Unfortunately, my friends and I were not able to walk the Tongariro crossing as planned, due to the weather conditions. But we did do a little walk, knowing Mordor was close by in the distance. It is still on my list!

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Hobbiton.

And lastly, let us journey to the hills of Matamata, where I know you have been waiting to view the cute little Hobbit holes, home of Bilbo and Froddo Baggins.

The town of Matamata in the Waikato with it’s rolling hills and emerald green grass was the perfect setting for the peaceful Shire region of Middle-earth, the home of the village of Hobbiton. This area of New Zealand is one of the richest agricultural and pastoral areas in the world and is characterised as a large fertile basin through which the Waikato River flows. The Hobbiton movie set has primarily been returned to its natural state, however hobbit holes and other distinctive land marks such as ‘the party tree’ still remain and can be viewed as part of a Hobbiton tour. The Waikato region also offers superb caving and black water rafting.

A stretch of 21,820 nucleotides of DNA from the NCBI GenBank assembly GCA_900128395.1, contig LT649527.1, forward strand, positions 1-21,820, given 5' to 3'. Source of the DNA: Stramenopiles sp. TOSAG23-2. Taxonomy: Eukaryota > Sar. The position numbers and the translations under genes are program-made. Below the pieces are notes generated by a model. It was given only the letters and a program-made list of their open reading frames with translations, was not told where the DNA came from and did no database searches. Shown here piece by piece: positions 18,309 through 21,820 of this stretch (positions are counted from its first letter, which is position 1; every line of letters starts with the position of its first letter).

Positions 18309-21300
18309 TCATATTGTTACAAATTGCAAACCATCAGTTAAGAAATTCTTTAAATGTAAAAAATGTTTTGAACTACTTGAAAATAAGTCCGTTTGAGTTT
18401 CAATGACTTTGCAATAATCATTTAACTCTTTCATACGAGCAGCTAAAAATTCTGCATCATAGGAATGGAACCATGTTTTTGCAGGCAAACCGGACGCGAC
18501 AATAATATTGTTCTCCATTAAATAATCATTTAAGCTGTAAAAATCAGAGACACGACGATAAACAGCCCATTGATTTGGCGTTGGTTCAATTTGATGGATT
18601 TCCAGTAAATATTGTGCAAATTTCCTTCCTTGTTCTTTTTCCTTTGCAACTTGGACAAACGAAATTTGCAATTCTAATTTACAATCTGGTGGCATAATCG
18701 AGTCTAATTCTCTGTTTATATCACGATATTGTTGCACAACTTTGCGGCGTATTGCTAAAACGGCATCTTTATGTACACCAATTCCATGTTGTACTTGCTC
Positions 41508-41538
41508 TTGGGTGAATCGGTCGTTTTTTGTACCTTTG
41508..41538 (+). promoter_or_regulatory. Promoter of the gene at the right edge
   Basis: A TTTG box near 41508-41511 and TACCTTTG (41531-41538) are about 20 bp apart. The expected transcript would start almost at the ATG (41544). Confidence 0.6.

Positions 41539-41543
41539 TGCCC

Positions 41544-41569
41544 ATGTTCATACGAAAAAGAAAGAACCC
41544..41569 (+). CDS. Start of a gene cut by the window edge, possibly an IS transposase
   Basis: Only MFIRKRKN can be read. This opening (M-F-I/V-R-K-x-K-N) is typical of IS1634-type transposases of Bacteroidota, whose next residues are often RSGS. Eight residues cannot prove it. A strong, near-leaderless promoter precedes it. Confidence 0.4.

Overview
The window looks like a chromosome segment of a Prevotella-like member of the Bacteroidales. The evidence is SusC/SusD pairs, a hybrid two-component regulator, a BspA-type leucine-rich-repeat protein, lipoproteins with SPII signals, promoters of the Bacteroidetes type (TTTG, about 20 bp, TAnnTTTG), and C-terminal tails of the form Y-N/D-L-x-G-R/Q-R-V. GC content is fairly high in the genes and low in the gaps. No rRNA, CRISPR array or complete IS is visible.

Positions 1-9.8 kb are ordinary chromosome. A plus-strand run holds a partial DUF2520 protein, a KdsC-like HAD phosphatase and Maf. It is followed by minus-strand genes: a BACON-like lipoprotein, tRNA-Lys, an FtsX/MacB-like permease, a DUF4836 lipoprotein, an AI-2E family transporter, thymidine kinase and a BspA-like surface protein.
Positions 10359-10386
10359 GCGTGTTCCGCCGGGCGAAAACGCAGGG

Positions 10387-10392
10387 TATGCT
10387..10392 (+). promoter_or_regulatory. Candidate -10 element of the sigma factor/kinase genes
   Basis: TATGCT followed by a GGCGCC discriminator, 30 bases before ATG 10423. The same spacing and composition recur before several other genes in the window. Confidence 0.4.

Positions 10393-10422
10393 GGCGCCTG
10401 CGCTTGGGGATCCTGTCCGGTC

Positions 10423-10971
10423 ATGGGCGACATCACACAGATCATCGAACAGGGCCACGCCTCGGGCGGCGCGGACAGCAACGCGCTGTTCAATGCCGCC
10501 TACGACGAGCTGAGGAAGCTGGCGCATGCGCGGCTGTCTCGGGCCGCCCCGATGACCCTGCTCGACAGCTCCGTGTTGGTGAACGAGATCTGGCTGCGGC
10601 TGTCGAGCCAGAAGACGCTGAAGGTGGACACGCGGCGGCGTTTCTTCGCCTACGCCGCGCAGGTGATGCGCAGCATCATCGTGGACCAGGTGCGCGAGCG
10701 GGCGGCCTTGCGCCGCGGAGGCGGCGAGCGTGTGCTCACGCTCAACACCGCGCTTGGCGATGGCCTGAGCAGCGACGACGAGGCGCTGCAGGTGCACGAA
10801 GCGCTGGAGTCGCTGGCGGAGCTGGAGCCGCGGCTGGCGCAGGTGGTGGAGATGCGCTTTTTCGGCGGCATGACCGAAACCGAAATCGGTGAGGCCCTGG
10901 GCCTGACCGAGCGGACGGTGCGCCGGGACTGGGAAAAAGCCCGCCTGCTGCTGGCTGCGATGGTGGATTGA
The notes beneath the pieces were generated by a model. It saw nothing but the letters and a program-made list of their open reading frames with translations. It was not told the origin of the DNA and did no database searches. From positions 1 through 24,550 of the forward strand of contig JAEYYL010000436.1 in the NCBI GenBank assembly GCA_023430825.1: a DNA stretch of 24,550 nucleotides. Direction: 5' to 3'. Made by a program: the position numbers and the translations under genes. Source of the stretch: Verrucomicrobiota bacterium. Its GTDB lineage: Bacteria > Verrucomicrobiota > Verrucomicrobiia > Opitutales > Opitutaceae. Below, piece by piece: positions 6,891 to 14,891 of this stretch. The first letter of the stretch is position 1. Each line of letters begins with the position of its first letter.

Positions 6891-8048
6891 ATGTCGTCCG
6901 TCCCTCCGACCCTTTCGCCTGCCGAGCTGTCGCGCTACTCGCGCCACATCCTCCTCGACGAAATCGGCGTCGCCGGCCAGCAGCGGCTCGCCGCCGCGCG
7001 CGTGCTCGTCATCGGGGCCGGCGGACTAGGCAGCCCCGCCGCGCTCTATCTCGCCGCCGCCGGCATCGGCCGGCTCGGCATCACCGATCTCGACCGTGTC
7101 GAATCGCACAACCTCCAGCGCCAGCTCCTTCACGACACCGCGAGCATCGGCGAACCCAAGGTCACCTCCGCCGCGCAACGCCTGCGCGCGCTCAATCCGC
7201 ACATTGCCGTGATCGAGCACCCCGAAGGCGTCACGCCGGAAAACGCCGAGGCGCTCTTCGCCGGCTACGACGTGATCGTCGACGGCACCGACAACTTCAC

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Tours of the Shire bring to life a film set that has not been forgotten. What amazed me most from here was the visible evidence of how Sir Peter Jackson was one who gave great attention to detail during his filming. For example, the job of daily hanging up and retrieving the little hobbit laundry on the line was given in order to give the authentic impression of footprints in the grass! Wow.

Another was the tree that sits atop of Bilbo’s home. Jackson had leaves that he had envisioned for the set ,created and attached to the tree!

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Even if you are not a big fan of the books or films, you cannot help but appreciate the creativity and feel the magical and cheery atmosphere of what is Hobbiton.

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You can even have an ale from The Green Dragon, where they brew ales made only for this once in a lifetime experience. It is also the only entry inside as the rest of the hobbit holes are empty and were filmed elsewhere in Wellington.

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This is certainly only a little taster of what meeting Middle Earth is like and I hope you have enjoyed it. If anything, it simply displays the gorgeous views of New Zealand and hopefully entices you to come and visit it for yourself. I don’t believe you will be disappointed!